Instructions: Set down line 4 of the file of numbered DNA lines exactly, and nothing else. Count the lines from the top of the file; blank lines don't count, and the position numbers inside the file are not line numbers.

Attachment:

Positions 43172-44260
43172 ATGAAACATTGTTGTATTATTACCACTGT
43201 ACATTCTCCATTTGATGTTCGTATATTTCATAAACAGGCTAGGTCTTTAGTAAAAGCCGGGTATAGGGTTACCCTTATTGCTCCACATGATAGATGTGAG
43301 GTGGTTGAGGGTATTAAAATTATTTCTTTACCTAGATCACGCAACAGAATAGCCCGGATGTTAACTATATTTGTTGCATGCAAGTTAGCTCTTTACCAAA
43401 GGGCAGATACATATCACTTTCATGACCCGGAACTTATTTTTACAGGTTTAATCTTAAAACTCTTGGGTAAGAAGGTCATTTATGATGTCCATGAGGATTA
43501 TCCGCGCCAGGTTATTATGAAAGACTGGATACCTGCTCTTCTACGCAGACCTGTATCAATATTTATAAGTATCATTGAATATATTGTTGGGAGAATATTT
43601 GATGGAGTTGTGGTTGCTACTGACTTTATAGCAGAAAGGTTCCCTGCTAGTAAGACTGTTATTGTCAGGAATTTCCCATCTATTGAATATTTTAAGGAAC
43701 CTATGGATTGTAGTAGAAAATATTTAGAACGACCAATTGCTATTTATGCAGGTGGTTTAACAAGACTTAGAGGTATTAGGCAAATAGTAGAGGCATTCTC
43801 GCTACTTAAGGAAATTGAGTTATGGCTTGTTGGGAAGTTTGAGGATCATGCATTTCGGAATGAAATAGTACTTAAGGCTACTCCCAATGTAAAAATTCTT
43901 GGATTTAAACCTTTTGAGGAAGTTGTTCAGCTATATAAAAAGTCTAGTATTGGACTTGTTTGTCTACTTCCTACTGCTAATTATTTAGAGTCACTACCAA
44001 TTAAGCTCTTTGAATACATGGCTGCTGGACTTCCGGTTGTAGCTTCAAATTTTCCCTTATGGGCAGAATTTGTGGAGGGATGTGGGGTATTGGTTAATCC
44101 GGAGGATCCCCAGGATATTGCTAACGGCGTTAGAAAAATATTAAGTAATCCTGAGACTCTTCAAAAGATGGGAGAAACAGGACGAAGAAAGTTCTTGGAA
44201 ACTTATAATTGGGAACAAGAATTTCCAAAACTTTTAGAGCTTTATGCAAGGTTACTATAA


43301 GTGGTTGAGGGTATTAAAATTATTTCTTTACCTAGATCACGCAACAGAATAGCCCGGATGTTAACTATATTTGTTGCATGCAAGTTAGCTCTTTACCAAA